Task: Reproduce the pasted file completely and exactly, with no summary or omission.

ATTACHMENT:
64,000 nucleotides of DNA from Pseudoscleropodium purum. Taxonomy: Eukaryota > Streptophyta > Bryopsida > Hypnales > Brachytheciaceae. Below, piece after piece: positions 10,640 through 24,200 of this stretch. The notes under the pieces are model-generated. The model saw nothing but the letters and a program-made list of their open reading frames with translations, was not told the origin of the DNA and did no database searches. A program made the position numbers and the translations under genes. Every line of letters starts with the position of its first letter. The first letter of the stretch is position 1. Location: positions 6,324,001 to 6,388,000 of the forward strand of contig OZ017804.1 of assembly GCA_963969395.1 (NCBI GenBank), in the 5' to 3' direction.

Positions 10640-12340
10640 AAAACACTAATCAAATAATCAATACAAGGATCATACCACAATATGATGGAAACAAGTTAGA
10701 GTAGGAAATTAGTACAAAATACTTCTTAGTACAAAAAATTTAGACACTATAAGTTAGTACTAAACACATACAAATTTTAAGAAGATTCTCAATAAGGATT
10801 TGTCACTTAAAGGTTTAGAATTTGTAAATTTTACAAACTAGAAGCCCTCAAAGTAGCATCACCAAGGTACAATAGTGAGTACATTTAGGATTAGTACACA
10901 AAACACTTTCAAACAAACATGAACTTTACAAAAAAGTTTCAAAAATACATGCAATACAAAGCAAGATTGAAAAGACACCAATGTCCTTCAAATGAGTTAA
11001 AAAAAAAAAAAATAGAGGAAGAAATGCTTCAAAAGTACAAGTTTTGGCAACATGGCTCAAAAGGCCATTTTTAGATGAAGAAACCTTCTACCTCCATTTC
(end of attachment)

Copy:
64,000 nucleotides of DNA from Pseudoscleropodium purum. Taxonomy: Eukaryota > Streptophyta > Bryopsida > Hypnales > Brachytheciaceae. Below, piece after piece: positions 10,640 through 24,200 of this stretch. The notes under the pieces are model-generated. The model saw nothing but the letters and a program-made list of their open reading frames with translations, was not told the origin of the DNA and did no database searches. A program made the position numbers and the translations under genes. Every line of letters starts with the position of its first letter. The first letter of the stretch is position 1. Location: positions 6,324,001 to 6,388,000 of the forward strand of contig OZ017804.1 of assembly GCA_963969395.1 (NCBI GenBank), in the 5' to 3' direction.

Positions 10640-12340
10640 AAAACACTAATCAAATAATCAATACAAGGATCATACCACAATATGATGGAAACAAGTTAGA
10701 GTAGGAAATTAGTACAAAATACTTCTTAGTACAAAAAATTTAGACACTATAAGTTAGTACTAAACACATACAAATTTTAAGAAGATTCTCAATAAGGATT
10801 TGTCACTTAAAGGTTTAGAATTTGTAAATTTTACAAACTAGAAGCCCTCAAAGTAGCATCACCAAGGTACAATAGTGAGTACATTTAGGATTAGTACACA
10901 AAACACTTTCAAACAAACATGAACTTTACAAAAAAGTTTCAAAAATACATGCAATACAAAGCAAGATTGAAAAGACACCAATGTCCTTCAAATGAGTTAA
11001 AAAAAAAAAAAATAGAGGAAGAAATGCTTCAAAAGTACAAGTTTTGGCAACATGGCTCAAAAGGCCATTTTTAGATGAAGAAACCTTCTACCTCCATTTC